As far as I can tell from the FARs as long as your training is performed by an FAA-certificated flight instructor and complies with the appropriate requirements of part 61 of the FARs you could theoretically do parts of your (primary/private) training anywhere you want, get all your endorsements, then come back to the USA to take your checkride and get a regular US (FAA) pilot's license for the appropriate category/class of aircraft.
From a practical standpoint I think this may be more work than the money you save.
If you do your pre-solo training in Mexico any instructor you come to in the US is going to want to fly with you a bit before they endorse you to solo.
If you try to do the whole thing in Mexico you would have to comply with Mexico's flight training requirements (Medical, student pilot certification, solo endorsements, etc. - about which I know basically nothing) as well the US FAA's requirements (like holding a US student pilot certificate with appropriate endorsements prior to taking your checkride).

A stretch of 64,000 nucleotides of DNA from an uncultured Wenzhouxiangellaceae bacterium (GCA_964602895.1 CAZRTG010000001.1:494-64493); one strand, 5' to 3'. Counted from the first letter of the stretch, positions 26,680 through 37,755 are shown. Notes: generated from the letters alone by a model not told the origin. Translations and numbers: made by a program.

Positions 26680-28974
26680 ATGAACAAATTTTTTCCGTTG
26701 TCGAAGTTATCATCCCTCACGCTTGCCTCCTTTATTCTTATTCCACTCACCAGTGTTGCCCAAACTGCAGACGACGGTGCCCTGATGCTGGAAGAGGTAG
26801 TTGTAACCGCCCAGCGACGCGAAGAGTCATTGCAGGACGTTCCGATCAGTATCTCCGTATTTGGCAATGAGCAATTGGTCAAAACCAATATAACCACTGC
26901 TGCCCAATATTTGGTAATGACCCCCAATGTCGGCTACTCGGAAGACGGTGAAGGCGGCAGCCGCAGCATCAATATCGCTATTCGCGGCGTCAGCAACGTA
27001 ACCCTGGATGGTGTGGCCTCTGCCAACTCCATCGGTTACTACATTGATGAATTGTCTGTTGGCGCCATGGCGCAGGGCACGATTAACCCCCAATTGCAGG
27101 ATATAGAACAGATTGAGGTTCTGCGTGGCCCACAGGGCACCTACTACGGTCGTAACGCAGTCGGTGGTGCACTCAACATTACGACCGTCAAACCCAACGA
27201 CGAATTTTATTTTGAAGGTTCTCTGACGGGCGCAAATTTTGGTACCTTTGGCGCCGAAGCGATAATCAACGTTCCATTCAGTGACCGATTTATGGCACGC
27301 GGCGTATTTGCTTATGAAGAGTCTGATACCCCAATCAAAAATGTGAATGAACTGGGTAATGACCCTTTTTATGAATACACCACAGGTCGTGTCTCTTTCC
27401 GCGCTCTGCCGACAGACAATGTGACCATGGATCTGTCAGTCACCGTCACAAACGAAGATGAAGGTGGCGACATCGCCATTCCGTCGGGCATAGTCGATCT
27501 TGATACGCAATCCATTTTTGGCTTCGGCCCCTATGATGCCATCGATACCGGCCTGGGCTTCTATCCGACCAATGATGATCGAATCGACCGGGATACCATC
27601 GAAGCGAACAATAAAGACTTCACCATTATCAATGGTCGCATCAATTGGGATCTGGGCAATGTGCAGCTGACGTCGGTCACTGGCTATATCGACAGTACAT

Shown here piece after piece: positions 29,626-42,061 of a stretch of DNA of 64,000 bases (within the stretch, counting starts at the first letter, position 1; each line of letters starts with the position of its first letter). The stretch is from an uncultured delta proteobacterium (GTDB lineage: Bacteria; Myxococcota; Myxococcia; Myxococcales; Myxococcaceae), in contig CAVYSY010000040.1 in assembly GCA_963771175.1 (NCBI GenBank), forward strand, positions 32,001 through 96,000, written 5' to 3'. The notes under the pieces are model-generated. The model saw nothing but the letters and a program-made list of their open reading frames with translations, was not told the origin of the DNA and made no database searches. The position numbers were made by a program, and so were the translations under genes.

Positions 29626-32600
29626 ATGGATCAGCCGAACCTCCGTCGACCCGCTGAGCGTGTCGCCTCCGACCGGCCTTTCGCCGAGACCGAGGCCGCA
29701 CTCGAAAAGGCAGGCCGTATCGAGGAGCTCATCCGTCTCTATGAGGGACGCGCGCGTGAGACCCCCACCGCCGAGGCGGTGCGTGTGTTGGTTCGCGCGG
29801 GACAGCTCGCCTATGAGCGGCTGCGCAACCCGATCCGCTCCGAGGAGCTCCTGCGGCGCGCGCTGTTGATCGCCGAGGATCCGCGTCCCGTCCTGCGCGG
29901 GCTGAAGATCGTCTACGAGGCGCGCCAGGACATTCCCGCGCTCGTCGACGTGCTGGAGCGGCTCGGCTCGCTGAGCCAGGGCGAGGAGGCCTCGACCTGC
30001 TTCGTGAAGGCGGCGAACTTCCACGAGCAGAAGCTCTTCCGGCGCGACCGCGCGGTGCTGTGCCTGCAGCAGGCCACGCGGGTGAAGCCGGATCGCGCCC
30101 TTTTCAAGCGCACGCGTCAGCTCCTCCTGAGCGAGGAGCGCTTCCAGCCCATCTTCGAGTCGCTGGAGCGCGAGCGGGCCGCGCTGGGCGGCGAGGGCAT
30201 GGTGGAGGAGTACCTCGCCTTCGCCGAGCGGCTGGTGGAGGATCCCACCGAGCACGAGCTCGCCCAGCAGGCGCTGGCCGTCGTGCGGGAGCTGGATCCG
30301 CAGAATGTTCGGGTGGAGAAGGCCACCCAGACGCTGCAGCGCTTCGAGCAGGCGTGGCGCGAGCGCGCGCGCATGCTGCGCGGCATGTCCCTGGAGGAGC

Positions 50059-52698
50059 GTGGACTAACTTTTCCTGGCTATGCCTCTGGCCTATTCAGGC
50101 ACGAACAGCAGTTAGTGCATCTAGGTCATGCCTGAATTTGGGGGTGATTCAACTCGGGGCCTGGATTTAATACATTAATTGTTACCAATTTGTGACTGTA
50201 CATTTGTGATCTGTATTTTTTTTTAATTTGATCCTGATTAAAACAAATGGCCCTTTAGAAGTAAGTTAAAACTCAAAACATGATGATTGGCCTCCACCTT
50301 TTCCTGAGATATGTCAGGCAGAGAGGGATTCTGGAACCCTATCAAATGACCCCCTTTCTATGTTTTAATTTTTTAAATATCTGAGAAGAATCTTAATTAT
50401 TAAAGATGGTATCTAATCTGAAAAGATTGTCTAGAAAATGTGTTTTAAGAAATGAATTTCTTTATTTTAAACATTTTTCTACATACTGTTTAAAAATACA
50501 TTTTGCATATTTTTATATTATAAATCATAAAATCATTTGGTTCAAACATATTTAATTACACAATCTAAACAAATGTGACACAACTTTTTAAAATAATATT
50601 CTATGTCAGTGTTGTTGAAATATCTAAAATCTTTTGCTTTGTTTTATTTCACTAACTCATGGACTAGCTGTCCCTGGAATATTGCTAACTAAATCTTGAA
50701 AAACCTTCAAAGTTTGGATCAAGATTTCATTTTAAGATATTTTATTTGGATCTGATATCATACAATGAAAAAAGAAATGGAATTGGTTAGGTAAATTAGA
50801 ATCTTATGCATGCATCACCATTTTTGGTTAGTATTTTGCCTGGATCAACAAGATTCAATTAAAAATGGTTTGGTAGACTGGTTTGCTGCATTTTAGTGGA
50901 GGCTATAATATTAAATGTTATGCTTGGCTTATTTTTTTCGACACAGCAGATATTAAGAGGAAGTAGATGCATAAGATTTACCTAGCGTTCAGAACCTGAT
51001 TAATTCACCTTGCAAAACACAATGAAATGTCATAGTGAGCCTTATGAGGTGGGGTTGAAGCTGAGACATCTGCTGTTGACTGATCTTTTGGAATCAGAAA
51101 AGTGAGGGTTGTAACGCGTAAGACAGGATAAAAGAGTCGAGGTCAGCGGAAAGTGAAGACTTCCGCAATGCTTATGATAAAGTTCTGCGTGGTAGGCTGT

Note that the procedure is a little different if you want to get a Mexican pilot's certificate and then convert it to a US/FAA certificate (that's all detailed in FAR 61.75 if you're interested. It doesn't sound like that's what you want to do, but at least as far as the regulations go that seems to be a more well-traveled path and something your local FSDO could probably advise you on - at the very least it would involve paperwork, possibly also a checkride).
I'd like to say a couple of words on Primacy since we're talking about training: Where you learn and the procedures you learn first will form the foundation of your aviation knowledge.
What that ultimately means for you depends on how different the regulations are where you do your training versus where you will do most of your flying. The FAA has been moving to standardize our procedures to be more in line with ICAO standards for a number of years now, but there are still differences and you may have to re-learn some of the regulatory bits of aviation if you did the bulk of your training elsewhere.
It makes sense to me to learn to fly where you intend to fly -- ideally in the same region (a sleepy corner of the midwest versus lower New York's airspace can be a culture shock!) but if cost is a factor find the best bang for your training buck in the airspace system you'll be spending most of your time in.